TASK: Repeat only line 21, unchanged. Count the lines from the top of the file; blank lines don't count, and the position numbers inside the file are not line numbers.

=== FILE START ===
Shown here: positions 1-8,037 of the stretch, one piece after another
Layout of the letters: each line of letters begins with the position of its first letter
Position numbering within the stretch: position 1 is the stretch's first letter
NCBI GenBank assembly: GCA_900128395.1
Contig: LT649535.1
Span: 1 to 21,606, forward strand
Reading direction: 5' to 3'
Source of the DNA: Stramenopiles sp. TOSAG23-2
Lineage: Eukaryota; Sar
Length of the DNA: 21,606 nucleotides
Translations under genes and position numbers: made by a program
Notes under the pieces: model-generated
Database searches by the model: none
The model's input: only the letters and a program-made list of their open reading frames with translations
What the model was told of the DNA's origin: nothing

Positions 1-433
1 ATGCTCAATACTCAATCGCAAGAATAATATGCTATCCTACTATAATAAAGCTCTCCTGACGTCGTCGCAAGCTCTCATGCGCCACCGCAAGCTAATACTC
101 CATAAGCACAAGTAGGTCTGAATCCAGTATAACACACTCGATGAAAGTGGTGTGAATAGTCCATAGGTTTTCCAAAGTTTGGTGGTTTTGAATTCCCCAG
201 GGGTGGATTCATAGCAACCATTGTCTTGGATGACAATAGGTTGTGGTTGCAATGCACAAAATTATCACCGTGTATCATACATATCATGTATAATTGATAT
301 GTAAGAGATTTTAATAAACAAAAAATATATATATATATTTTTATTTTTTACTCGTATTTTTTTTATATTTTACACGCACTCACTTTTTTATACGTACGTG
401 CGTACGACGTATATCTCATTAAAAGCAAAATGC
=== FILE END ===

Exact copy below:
401 CGTACGACGTATATCTCATTAAAAGCAAAATGC